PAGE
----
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such as OpenNESS1, OPERAs2, or GreenSurge3) which aim to make the concepts usable by decision-makers (Potschin et al. 2014). The importance of that integration is because certain territorial decisions and strategies, made by political decision-makers and included mainly in territorial planning tools supported by environmental assessment (e.g. SEA, Strategic Environmental Assessment), affect, directly or indirectly, the supply of certain ES. Land use planning is the most relevant decision-making process affecting ES (Cortinovis and Geneletti 2019). As stated by Ronchi et al. (2020), land use planning directly influences spatial arrangement uses and functions, and the distribution of population and physical assets (Nadin 2006; Langemeyer et al. 2016). Preservation of natural heritage and ES cannot ignore the formulation of awarded territorial decisions by policymakers and must be included effectively in the land use planning and governance tools. The adoption of an ES-based approach in territorial planning is a major opportunity which guarantees the well-being and quality of human life. The ES concept is innovative because it recognises the relationship between healthy ecosystems and human well-being and places value on ecological functions which are often to the direct human physical health, economic or social benefit (Ahern 2007). In adopting that approach, territorial planning stands as a disciplinary field adequate to guide decisions towards improving the ecosystem of natural heritage as “planning has the potential to contribute towards a transition to more resilient places to better cope with complex environmental risks or disturbances” (Lennon 2015). ES integration into planning is in most cases absent, or relates only to some limited aspects of the planning process (often in the form of a recommendation (Haase et al. 2014)) or conceived as a declaration of intent with no adequate operational repercussions that can influence the ES supply or management (Hansen and Pauleit 2014; Geneletti et al. 2017; Ronchi et al. 2020). Recent studies have highlighted that ES provision via spatial planning has been successfully advocated (Town & Country Planning Association (TCPA) and the Wildlife Trusts 2012; Gómez-Baggethun and Barton 2013; Lennon and Scott 2014) as a strategic planning tool through Green and Blue Infrastructures (GBI) and can manage and regulate many ES (Hansen and Pauleit 2014; Di Marino et al. 2019). Several experiences have shown that the GBI concept is a useful tool for helping stakeholders understand the potential of sustainable territorial and landscape planning (Mell and Roe 2007) and that it can “translate” the sophisticated ES theme into a more pertinent language to that traditionally adopted in urban planning. The same progressions in the ES mapping field have contributed significantly to increasing the interest of territorial planning in ES. For example, spatial representation, unlike the purely quantitative and numerical models, communicated more with the tools and investigation methods usually adopted in the planning discipline. The historical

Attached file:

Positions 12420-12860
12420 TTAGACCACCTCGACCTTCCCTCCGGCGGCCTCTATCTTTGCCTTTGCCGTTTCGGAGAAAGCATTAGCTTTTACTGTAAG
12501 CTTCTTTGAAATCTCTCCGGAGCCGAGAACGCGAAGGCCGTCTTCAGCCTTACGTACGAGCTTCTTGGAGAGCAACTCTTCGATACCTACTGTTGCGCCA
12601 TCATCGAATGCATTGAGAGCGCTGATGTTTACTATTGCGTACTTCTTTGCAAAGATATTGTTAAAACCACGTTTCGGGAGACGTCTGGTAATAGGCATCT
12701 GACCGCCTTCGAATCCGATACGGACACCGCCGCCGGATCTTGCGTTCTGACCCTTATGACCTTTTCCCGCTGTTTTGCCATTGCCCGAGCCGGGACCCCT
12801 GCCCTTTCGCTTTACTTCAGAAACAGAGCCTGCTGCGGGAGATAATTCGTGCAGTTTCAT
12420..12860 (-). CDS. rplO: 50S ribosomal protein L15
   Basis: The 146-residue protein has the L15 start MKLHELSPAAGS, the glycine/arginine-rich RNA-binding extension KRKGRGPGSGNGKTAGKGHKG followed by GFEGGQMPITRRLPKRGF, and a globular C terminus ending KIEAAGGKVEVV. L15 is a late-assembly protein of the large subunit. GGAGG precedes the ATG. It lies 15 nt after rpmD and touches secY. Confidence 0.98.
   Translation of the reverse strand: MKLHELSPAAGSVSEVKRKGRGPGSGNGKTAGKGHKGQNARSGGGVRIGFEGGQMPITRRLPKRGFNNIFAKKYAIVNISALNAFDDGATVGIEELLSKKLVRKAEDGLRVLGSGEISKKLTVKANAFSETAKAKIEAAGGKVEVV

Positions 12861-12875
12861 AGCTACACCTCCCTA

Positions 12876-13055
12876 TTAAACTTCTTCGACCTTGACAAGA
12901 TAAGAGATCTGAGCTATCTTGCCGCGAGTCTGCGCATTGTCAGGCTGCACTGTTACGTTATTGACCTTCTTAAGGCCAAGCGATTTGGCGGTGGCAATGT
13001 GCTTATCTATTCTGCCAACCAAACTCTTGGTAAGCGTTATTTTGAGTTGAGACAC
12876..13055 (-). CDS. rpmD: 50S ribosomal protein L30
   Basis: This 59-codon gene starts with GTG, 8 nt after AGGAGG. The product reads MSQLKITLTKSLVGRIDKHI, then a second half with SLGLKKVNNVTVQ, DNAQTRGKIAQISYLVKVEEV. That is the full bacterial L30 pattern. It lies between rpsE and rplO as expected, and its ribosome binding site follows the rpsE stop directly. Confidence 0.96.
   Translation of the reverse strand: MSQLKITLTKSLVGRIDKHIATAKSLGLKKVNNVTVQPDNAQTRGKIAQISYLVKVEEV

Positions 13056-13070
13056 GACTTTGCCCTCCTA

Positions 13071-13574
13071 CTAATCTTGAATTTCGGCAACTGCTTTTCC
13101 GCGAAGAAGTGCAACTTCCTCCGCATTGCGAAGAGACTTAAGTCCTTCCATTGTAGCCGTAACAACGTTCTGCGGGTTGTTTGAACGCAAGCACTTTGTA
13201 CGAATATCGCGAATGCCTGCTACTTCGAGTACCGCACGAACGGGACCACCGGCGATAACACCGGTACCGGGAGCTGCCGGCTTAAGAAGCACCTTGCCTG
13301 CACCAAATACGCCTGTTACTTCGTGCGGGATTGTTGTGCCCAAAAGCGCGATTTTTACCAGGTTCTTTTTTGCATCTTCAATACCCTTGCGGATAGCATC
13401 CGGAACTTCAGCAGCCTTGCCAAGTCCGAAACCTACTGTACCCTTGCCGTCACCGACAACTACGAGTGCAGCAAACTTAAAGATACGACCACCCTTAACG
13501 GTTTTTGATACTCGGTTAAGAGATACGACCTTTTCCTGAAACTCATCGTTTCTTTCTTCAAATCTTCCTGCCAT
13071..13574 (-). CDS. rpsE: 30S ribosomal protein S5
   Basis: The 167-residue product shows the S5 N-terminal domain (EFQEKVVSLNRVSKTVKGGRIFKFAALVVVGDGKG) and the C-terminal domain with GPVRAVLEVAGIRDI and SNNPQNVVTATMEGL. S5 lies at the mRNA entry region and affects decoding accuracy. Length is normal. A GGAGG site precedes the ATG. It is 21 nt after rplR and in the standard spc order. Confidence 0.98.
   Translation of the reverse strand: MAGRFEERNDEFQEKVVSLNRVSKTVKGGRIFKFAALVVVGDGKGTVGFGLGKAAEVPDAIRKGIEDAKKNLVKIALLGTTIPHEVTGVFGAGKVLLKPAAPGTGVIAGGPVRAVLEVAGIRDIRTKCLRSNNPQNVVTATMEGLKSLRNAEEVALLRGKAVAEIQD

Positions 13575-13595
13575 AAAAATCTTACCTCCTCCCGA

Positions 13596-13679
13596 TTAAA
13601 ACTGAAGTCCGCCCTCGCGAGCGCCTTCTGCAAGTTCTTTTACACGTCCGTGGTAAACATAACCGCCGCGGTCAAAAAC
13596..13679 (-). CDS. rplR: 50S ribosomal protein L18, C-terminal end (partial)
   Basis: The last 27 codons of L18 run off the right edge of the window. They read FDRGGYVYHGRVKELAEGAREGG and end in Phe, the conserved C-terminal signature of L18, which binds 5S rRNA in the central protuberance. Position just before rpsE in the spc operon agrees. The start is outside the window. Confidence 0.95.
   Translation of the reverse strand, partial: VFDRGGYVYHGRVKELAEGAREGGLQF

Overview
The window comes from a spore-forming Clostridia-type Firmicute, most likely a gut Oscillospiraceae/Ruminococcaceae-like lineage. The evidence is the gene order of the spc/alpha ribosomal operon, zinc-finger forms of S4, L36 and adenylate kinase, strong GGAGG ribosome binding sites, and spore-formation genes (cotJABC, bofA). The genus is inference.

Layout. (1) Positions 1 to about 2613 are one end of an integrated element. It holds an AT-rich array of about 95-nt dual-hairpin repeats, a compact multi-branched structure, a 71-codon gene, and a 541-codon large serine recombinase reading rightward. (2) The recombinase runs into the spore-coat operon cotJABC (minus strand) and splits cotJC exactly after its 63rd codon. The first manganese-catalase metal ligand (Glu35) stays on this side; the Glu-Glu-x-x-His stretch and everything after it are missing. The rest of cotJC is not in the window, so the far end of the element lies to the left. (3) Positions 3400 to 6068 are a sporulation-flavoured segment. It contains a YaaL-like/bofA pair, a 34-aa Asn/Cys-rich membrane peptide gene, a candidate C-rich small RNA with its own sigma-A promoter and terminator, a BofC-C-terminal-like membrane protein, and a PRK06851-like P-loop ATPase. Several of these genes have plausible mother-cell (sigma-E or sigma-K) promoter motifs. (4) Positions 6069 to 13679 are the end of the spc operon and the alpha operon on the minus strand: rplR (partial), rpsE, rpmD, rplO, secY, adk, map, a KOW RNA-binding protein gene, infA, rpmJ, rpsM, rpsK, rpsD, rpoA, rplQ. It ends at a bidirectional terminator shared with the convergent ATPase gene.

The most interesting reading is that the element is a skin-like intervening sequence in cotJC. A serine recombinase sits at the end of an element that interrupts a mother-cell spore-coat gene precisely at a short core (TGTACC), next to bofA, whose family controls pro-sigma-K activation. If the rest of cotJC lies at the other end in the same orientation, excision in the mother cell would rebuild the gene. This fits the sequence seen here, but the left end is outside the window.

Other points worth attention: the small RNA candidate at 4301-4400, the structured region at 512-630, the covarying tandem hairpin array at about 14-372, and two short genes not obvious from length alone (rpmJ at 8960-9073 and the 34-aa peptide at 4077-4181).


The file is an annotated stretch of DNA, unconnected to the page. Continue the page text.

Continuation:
http://www.openness-project.eu/  https://www.operas-project.eu/ 3  https://greensurge.eu/ 1 2